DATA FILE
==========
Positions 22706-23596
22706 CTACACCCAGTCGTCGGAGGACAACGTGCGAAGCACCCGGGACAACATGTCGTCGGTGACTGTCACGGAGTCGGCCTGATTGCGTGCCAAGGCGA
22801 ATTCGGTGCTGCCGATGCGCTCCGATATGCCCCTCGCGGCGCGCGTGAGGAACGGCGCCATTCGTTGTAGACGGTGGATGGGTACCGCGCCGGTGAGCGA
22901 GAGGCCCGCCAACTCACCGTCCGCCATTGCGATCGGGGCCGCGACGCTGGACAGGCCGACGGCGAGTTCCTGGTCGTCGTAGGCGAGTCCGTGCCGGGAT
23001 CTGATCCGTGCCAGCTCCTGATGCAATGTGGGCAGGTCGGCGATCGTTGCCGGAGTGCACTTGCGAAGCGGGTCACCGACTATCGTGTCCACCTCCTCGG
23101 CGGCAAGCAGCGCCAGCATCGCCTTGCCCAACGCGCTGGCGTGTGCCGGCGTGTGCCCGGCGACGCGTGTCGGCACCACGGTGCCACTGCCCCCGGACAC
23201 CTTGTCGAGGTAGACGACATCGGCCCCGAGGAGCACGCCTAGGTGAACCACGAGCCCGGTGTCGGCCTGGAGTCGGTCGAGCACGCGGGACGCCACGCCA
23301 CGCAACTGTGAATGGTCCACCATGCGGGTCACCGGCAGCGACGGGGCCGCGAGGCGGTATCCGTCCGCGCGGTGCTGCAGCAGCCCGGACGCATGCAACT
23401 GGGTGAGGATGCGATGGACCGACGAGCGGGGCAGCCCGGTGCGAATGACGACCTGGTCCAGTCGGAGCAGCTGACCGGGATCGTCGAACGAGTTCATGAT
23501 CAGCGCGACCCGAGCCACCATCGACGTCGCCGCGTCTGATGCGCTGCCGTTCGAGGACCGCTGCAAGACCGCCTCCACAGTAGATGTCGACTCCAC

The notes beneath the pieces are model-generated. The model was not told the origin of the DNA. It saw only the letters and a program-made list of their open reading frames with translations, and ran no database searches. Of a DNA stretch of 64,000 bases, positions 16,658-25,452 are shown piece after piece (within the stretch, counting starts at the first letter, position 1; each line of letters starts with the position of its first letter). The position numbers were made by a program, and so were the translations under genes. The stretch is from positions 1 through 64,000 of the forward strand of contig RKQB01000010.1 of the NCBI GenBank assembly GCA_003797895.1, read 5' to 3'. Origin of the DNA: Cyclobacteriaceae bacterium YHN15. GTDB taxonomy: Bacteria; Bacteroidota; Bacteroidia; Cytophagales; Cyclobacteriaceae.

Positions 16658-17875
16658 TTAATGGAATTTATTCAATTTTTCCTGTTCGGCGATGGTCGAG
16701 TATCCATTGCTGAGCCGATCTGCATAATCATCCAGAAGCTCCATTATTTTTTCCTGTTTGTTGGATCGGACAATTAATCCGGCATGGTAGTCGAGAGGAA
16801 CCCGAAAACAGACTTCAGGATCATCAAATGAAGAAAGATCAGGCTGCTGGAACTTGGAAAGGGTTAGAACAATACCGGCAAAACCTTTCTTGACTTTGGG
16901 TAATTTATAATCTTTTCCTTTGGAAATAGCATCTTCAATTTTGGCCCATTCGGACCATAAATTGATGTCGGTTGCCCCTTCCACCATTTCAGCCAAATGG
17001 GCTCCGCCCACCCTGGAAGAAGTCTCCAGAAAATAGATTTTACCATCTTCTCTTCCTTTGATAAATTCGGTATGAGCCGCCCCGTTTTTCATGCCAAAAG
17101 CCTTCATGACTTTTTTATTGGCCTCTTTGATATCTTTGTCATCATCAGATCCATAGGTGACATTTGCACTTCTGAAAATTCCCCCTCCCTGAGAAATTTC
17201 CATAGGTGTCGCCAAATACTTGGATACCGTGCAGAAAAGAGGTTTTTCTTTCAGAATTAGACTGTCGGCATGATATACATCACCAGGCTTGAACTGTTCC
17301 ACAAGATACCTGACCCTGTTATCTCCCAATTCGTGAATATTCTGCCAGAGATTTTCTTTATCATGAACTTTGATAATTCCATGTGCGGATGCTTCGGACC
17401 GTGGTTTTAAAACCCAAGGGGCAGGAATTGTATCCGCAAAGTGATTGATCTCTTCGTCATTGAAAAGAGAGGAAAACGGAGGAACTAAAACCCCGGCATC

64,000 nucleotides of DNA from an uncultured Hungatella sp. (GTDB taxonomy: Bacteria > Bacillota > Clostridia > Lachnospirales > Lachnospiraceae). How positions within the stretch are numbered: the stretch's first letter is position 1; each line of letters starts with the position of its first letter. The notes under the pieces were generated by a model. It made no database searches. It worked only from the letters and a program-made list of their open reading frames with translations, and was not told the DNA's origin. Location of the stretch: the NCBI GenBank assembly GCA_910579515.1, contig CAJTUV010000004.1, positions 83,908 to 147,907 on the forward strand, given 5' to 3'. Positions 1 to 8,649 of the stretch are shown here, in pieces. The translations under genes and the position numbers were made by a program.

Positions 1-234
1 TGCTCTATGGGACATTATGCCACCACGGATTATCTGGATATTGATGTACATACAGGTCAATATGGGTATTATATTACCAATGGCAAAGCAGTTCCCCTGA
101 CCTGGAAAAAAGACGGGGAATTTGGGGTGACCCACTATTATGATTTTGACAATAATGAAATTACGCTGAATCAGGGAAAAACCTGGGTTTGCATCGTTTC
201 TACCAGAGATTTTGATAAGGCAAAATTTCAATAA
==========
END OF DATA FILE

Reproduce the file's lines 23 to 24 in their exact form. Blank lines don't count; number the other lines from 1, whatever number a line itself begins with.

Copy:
Positions 1-234
1 TGCTCTATGGGACATTATGCCACCACGGATTATCTGGATATTGATGTACATACAGGTCAATATGGGTATTATATTACCAATGGCAAAGCAGTTCCCCTGA